Owning a rental property can be one of the best ways to build wealth in any economy. It offers a fairly stable and somewhat passive income, and if you want out of the business, you can sell your property rental successfully as it is usually a fairly liquid business. But being a landlord isn’t as they say, all sunshine and rainbows. Ask anyone who’s ever done it and they’ll tell you that their biggest concern is dealing with bad renters. Although it shouldn’t happen very often, occasionally you can get a tenant who won’t pay rent, damages your property, or just causes problems. But if you take some precautions, this doesn’t have to happen to you.
Invest in the right property
The best way to avoid bad renter issues is by investing in a property that will attract good tenants. This usually means buying quality real estate in the desirable neighborhoods. But even if you’re starting out with property in a more median range, it’s important to make it the best it can be. In other words, make improvements to keep it up-to-date and make necessary repairs as soon as they’re needed. Renters want good landlords just as much as you want good tenants.
Screen your tenants
Your first and best defense against bad tenants when owning rental property is to thoroughly screen them before you agree to let them move in. And it’s a much easier process than you might realize. You can simply use online tenant screening software and let it do all the work for you. With such solutions, you will be able to conduct background checks that should pull up credit reports, criminal convictions, and previous evictions. In addition to checking their online records, you’ll also want to check their references. They should provide you with previous landlords and other references if you require. Don’t fail to follow up with them. Ask if they paid their rent on time, damaged property, or otherwise caused any problems while they lived there.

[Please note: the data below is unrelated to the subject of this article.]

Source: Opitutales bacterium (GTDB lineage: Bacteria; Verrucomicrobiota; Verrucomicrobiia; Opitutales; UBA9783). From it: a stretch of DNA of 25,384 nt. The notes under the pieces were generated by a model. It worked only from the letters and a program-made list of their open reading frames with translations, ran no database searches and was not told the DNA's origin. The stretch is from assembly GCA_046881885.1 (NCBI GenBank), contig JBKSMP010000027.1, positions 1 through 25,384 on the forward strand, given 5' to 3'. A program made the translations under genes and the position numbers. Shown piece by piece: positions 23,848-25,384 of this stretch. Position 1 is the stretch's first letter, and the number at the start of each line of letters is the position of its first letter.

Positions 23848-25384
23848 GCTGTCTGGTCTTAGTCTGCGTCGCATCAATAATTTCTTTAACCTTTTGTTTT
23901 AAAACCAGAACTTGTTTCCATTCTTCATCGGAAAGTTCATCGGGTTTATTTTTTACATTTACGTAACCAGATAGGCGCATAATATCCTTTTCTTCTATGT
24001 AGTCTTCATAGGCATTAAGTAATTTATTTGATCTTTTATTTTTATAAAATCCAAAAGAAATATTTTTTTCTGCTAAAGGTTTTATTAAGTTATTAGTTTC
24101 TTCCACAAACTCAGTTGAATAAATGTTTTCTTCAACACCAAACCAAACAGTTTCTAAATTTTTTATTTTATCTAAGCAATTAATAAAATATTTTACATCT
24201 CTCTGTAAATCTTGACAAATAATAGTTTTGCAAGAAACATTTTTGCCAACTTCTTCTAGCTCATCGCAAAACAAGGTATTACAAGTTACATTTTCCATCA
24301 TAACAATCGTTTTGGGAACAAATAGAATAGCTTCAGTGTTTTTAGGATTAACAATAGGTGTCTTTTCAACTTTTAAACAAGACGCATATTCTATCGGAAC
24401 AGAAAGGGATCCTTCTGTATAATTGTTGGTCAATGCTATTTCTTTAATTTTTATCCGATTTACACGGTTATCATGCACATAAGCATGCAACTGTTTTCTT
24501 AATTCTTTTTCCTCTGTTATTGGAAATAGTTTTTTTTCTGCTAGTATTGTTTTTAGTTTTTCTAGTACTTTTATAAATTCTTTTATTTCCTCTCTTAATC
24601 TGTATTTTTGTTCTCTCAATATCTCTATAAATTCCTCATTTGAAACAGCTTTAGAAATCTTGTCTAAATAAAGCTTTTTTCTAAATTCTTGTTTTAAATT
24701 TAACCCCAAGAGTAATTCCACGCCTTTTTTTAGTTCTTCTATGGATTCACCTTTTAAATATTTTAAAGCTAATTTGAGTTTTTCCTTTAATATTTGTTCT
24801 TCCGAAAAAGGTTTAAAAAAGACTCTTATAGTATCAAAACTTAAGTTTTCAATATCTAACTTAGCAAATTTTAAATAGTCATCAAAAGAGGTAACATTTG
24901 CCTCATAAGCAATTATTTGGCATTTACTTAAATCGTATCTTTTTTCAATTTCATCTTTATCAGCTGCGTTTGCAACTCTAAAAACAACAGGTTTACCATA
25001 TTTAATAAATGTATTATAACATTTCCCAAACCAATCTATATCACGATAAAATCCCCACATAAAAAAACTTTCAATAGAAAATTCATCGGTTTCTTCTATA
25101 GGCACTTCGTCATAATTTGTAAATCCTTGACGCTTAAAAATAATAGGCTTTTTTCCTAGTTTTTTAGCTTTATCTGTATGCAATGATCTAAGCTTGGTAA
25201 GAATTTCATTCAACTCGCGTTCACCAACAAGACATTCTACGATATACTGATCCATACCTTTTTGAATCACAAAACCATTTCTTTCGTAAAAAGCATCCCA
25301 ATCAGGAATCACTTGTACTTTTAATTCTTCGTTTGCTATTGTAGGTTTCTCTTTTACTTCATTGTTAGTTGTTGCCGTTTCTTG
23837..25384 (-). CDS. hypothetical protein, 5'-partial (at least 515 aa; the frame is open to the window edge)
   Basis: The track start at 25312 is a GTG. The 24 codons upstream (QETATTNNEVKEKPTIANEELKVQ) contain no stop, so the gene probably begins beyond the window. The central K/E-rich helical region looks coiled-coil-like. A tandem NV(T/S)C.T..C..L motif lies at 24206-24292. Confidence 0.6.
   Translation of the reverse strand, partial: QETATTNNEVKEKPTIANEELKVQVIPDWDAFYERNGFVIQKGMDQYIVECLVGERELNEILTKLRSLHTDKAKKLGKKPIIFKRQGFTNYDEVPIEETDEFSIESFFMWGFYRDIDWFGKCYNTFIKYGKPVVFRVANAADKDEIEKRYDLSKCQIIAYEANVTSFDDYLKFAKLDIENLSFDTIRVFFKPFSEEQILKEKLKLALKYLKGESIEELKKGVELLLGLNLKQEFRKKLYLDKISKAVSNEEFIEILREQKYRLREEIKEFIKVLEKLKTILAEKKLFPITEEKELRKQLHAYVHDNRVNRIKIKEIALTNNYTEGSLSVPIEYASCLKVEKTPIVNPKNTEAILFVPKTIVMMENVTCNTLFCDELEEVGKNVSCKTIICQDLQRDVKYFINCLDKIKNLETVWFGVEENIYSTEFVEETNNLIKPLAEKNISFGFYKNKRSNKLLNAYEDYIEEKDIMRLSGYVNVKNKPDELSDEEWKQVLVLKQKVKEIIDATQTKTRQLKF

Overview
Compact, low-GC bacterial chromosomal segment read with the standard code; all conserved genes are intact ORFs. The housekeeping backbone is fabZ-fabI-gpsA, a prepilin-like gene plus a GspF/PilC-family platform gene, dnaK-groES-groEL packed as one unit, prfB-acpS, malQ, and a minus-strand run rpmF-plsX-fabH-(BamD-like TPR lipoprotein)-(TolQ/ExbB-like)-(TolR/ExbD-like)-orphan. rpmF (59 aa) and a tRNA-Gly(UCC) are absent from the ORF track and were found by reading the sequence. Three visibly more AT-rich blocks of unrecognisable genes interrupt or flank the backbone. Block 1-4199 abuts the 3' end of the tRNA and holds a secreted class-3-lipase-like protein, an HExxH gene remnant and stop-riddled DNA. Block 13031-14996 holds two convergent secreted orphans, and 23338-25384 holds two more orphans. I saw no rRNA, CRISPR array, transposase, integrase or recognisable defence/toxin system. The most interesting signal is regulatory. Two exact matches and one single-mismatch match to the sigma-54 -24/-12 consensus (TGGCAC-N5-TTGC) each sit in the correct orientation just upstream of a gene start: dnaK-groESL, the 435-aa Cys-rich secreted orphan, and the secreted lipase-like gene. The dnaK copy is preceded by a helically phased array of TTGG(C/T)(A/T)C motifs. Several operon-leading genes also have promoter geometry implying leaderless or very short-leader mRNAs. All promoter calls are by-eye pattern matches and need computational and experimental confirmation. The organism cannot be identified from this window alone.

Draw up thorough contracts
If you’ve never rented out property before, you might not know exactly what information should be included in a lease agreement. Or maybe you’ve realized, after a bad tenant, that you missed something that needs to be added. Either way, don’t just print an agreement off the Internet and assume it will suffice. It’s worth consulting your local government authority or even a local attorney before you draw up your papers so they can cover all the legal matters you may not be able to think of. This is especially true with your first property.
Attract good renters
In addition to doing what you can to make your product worthy of quality tenants, it’s also a good idea to decide who those tenants will be. Many experts recommend making a tenant profile with certain criteria each renter must have. For example, you might want to only rent to someone with a credit score above 620, or you might want them to have a monthly income of at least three times the rent amount. Just make sure that your criteria doesn’t cross the line on discrimination. Keep in mind that things like race, religion, sex, color, national origin, disability , and familial status are protected under the Fair Housing Act.
Hire an attorney
No matter how many precautions you’ve taken, hiring an attorney isn’t just a good idea for taking care of your paperwork. But you may also need one down the road to take care of tenant issues such as if someone gets hurt on your property or threatens to sue. It’s important in these situations not to wait to be served. Go ahead and consult with an attorney like the ones at Davis Kelin Law Firm to make sure you do everything right. They can advise you on the best course of action for your situation, as well as helping navigate specific situations in a proper legal manner.